We made our way down to Parliament and got some nice shots in the park nearby. Later in the evening, the girls changed into heels and dresses and we went out in an area near London Bridge. The photos at dusk with the bridge in the background are great, and you can see one below with others in the slideshow.

We finish it up with the girls having fun posing in a London taxi, otherwise known as a hackney carriage. These classic taxi cabs are another site you'll see all around this classic city.

If you're in London for the Olympic Games we're sure you'll enjoy it. It's one of the great cities of the world and we loved our time there. English food isn't very good, but as a world-class city London has amazing restaurants, particularly excellent Indian food and amazing sushi. That said, the city is incredibly expensive. Don't bother going unless you have a real budget, as everything from hotels, food and taxis are ridiculously expensive.

In any event, enjoy the slideshow and the Olympics!

All photo by Paul Miller

© 2012 Bullz-Eye.com. All Rights Reserved

  

U.S. Scientist Vows to Find Captain Henry Morgan’s Lost Fleet

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Most people associate Captain Morgan with the image on a rum bottle, but a team of leading U.S. archaeologists are on a mission to find the fleet of ships the iconic real-life privateer lost in the Caribbean in 1671. The search began in September 2010, when the team discovered six iron cannons belonging to Morgan off the coast of Panama, and continued last summer with the exciting discovery of a 17th century wooden shipwreck, potentially one of the five ships Morgan lost at the mouth of the Chagres River, including his flagship “Satisfaction.”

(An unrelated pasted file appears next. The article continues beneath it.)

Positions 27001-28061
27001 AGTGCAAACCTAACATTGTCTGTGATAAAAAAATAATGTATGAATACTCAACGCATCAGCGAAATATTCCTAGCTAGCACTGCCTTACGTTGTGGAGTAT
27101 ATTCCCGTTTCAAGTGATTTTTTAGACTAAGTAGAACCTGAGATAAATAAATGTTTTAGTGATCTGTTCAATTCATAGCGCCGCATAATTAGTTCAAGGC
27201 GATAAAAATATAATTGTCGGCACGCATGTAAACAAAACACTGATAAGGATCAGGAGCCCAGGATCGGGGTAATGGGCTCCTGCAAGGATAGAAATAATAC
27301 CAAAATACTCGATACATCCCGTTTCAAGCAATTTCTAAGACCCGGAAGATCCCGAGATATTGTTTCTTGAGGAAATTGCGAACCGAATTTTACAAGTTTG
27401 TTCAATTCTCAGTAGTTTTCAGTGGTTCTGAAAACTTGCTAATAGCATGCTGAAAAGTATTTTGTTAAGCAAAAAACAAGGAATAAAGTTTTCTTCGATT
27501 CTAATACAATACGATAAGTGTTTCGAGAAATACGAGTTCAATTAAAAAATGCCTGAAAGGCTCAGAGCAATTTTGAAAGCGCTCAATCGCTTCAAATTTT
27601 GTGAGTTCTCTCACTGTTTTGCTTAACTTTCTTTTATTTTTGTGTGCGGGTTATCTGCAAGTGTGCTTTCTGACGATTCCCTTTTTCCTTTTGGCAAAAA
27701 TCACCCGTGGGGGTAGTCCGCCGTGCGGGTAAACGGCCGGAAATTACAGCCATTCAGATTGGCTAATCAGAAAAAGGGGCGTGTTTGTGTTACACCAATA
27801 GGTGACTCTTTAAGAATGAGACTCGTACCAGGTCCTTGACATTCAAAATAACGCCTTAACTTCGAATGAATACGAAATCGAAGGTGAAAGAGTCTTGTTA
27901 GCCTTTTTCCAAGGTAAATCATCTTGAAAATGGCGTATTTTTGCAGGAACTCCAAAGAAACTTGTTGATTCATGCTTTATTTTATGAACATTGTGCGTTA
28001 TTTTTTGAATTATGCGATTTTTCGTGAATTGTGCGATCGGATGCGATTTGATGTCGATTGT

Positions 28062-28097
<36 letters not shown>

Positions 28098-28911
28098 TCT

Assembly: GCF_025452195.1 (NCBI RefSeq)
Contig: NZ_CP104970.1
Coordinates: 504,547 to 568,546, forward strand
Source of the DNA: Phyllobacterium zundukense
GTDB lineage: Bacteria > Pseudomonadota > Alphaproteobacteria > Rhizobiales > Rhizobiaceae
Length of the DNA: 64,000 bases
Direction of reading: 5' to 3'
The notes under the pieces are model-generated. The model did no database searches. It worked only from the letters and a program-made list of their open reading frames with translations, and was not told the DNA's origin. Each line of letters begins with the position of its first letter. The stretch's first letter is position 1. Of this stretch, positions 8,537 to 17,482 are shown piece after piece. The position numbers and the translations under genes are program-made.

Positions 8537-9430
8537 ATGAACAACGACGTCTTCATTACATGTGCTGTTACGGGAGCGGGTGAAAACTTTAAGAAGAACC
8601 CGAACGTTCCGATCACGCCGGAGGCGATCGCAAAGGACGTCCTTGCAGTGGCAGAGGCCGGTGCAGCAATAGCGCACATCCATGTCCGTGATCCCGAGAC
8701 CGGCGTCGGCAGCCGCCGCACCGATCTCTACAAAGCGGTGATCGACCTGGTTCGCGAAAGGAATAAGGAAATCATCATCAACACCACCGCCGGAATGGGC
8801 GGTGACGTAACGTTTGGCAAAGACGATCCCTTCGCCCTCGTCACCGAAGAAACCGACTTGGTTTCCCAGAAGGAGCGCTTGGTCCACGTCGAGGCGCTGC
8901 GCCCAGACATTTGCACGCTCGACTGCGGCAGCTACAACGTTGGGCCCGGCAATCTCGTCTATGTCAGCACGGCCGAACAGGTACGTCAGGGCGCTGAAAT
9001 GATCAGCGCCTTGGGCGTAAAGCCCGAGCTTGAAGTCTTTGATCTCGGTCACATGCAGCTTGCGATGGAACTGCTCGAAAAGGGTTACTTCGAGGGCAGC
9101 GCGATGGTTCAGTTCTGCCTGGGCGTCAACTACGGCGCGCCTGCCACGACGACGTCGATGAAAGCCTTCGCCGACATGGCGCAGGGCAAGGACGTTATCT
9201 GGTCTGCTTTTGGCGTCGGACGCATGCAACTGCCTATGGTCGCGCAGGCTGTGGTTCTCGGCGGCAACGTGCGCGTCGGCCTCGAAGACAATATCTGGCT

This summer, the team returned to Panama to excavate historic artifacts from the shipwreck in hopes of confirming its origin. Throughout the field season, the team recovered a sword, chests and wooden barrels, which are currently being preserved at the Patronato Panamá Viejo in Panama City.

Check out this link for an overview of the unprecedented project, the dive team and some amazing footage and photos of their discoveries.